Fight the dragon

My cliff notes for “The value of a life“:

Putting a price on a life is important for saving lives in our economic world, but this is different from the value of a life.

This post tells the fable of a civilization of happy people living to ripe old ages, highly valuing life, who one day are visited by an evil dragon who collects an annual tax of gold for each citizen in proportion to their age. May old members of society die in the early years, taken by the dragon, until slowly the civilization gets better and better at meeting the tax.

[Spoiler: Reading the actual post is going to be way more entertaining than my cliff notes from here on.]

The dragon is an allegory for death. Even as the people accept their fate, they develop specialization and economics and never stop fighting it. Soon, they push back to only small, old group dying each year. But in the meantime they also value art — because it helps with morale and motivation, etc.

And, in this world, you can calculate the exact economic cost of saving a life. Which leads to a difficult conflict: It is true that we must treat a life as equivalent in value to some amount of some other commodity (like movie tickets). (If the economy is running efficiently, and thus people are buying movie tickets in proportion to their entertainment/motivational value, then if the people producing those files turned their attention instead to mining more gold to save more lives, the society’s net output of lives saved would actually drop!)

At the same time, the value of a human life is priceless, infinite, or at least far beyond compare of the value of watching  a few thousand movies. (The price equivalence between 1 life and 1 thousand movies is definitely not saying their value is equal; to think so is to forget the most important contextual fact driving all of this, which is that the village is plagued by a dragon: In fact, 1 life is worth more than 1 thousand movies, which is why watching those 1 thousand movies to help maximize lives saved through entertainment/motivation is actually a significant value-gain for this efficient economy.)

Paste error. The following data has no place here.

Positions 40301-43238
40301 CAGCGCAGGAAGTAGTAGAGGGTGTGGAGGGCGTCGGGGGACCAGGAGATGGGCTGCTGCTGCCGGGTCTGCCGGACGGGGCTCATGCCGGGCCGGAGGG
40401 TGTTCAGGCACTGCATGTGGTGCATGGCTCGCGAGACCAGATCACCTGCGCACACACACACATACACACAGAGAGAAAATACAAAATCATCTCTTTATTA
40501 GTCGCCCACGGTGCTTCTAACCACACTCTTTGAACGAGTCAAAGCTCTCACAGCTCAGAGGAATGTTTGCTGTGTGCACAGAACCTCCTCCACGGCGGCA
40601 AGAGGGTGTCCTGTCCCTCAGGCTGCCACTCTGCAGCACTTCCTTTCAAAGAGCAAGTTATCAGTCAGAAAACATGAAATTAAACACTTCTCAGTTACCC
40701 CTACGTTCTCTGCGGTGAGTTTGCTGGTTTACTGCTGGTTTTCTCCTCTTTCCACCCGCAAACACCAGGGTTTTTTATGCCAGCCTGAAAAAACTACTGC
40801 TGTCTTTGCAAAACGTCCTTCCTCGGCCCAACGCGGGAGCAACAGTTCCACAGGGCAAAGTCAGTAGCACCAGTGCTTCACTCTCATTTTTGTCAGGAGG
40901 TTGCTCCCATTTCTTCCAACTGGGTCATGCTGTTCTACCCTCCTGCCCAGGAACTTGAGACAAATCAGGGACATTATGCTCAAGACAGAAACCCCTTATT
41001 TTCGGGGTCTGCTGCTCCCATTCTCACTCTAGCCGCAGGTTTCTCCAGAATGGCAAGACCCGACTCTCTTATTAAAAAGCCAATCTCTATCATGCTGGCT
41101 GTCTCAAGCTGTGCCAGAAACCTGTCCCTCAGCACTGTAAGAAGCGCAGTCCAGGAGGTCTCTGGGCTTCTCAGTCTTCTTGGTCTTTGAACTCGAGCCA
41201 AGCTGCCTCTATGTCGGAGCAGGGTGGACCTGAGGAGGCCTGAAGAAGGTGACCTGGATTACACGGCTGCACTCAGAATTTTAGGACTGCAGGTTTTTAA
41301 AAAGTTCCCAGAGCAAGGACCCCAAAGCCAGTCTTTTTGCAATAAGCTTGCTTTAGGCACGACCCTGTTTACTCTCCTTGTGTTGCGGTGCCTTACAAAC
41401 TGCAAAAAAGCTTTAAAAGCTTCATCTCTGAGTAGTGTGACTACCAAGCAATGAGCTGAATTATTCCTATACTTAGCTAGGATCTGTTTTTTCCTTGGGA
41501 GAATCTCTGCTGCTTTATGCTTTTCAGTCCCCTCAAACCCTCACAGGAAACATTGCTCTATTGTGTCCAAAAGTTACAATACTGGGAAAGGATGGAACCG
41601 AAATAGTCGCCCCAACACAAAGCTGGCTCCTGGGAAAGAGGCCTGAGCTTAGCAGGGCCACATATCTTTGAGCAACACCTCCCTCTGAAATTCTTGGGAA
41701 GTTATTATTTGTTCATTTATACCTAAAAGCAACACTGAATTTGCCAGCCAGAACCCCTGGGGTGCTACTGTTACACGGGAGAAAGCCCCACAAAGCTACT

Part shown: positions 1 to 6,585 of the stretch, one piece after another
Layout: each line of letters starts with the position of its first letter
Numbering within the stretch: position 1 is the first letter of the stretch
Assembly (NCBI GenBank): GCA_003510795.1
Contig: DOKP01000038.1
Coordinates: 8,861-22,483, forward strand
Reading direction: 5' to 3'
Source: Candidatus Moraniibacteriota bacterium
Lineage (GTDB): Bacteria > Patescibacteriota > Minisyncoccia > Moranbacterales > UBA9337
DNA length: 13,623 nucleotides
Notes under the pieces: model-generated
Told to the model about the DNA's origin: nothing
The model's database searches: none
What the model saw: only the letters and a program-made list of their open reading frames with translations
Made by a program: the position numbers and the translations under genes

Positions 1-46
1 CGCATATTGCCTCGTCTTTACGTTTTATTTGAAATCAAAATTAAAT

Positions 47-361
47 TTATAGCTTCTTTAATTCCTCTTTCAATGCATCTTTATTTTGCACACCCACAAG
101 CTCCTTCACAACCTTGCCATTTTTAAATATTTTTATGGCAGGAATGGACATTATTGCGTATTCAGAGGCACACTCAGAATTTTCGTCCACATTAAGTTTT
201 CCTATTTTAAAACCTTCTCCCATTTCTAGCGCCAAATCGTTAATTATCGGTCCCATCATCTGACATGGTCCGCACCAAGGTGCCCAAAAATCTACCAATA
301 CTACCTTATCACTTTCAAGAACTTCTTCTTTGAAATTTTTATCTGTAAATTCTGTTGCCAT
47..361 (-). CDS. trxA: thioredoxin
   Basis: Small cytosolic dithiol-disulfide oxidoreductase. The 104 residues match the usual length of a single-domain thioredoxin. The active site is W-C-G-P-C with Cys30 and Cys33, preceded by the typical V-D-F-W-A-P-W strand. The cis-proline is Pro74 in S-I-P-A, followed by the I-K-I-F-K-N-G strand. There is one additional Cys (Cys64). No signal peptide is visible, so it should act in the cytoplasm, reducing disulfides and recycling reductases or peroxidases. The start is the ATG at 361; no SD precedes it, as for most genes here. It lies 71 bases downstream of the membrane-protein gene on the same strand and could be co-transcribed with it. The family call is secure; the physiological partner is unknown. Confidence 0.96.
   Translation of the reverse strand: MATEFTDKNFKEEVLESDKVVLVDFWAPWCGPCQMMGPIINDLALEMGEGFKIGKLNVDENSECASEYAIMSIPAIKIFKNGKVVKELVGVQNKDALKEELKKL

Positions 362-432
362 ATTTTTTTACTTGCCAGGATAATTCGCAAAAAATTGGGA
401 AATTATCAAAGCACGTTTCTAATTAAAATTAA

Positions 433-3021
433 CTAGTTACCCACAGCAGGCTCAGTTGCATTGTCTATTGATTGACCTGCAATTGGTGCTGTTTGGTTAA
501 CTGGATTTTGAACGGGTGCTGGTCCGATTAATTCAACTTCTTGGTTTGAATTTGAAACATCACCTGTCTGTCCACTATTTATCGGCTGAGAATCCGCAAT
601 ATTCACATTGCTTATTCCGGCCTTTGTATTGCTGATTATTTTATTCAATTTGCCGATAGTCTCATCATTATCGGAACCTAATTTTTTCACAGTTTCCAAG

In our reality, things are similar. (Here, markets on the value of life are inefficient (millions to push back death in developed economies, thousands in poor economies), and frankly we don’t prioritize maximizing lifespans. We also don’t act rationally in myriad ways, and life is about quality as much or more than quantity. But, still.)

Compare a button that pays you $10 when pressed at the cost of a 1 in a million chance of killing someone, with the risks of, say, driving a car, which has a much higher risk of resulting in someone’s death, a price you pay anyway for the value of convenience of driving a care. Press that button and take that $10, and put it toward saving other lives; we come out ahead. This illustrates the value of actually putting a market cost on saving a life.

To repeat: Don’t confuse this cost with the intrinsic value of a life. The gap between the two is because we are plagued by death that we’ve yet to figure out how to stop. That gap is as much a tragedy as it is real.

That gap is a direct measure of the difference between the universe that is, and the universe that should be.

That price difference, the difference between a few thousand dollars and a few thousand suns, is a direct measure of how fucked up things are.

If it weren’t for the dragon coming for us all, we could afford to put a lot more into saving those relatively few lives that would be occasionally, not inevitably imperiled.

This whole piece is a “sermon” preaching pushing back death. Some work the dragon’s mines: work in health care. Some build weapons to fight the dragon: To try and eliminate biological death. Some of us work in the entertainment industry, helping making life worthwhile for the rest.

You can join. You can do the right thing even if you don’t feel care in the proportion. Care for yourself before you care for others; you can do more good that way. Drum up some fury, some resolve, some defiance, etc. — and leave your guilt and shame at home.

This post is part of the thread: Replacing Guilt Cliffs Notes – an ongoing story on this site. View the thread timeline for more context on this post.

2 thoughts on “Fight the dragon”

  1. Hi Matthew, I stumbled across your blog when scouring the internet for the essay you wrote about in this post. Your analysis is very insightful, thanks for sharing! I could not, however, follow the link to the original essay (I get a 404 message) and can’t seem to find it anywhere else. Could you provide another link to it, or if not, at least the author’s name?


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